Oh, this is right down my nerdy little alley. There is going to be a talk on “A Brief History of Tamales” on Thursday, November 19, 2009, 6:00-7:00 p.m. (Reception to follow 7:00-7:30 p.m.) The speaker is Claudia Alarcón (she writes on food for the Austin Chronicle) and she's going to reveal all sorts of cool tamale trivia, like, well, the ancient Maya and Aztecs had no pork tamales! No pork tamales for them! Pigs did not get to the New World until the Spanish lugged them over around 1520. So the Aztecs and Maya made do with armadillo and iguana tamales, probably had some turkey ones too. (I once ate an iguana tamale in Oaxaca about twenty years ago at a little tiny restaurant, more like somebody's house, that specialized in indigenous Mexican cuisine. Tasted like reptilian chicken.) Anyway, Alarcon's talk is free and open to the public, and it will take place at the ATT Education Room, Long Center for the Performing Arts, 701 W. Riverside Dr., in Austin.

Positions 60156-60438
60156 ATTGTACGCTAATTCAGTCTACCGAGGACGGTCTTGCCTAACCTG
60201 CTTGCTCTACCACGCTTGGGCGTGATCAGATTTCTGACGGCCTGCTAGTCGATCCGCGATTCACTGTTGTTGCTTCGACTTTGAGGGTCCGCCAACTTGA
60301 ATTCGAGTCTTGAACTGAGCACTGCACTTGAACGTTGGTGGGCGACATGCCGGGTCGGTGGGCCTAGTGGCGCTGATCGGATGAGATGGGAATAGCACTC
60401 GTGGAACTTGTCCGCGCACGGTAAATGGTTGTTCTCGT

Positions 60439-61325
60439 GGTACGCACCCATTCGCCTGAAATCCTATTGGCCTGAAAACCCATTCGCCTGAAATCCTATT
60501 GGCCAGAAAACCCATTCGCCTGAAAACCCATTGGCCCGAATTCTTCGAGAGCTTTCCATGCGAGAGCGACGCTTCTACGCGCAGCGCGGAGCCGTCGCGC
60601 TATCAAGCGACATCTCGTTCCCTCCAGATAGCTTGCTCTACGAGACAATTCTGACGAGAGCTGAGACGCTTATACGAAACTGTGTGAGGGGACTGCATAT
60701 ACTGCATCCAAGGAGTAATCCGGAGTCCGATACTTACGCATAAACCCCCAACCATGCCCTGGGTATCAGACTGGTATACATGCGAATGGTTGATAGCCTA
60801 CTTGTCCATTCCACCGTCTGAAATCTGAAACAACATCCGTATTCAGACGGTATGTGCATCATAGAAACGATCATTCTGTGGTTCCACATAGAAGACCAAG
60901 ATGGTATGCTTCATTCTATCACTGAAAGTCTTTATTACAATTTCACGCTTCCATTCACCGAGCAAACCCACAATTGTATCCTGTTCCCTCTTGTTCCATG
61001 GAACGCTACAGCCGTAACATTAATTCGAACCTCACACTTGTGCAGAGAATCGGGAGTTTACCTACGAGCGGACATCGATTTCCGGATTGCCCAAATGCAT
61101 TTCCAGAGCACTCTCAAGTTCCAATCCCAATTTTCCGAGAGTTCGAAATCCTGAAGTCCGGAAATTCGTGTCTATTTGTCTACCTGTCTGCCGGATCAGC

(It's sponsored by the Mexican Center, Teresa Lozano Long Institute of Latin American Studies, College of Liberal Arts, at UT Austin. For more information please contact the Mexican Center email@example.com, or firstname.lastname@example.org. More talks are coming up in this three-part series.)
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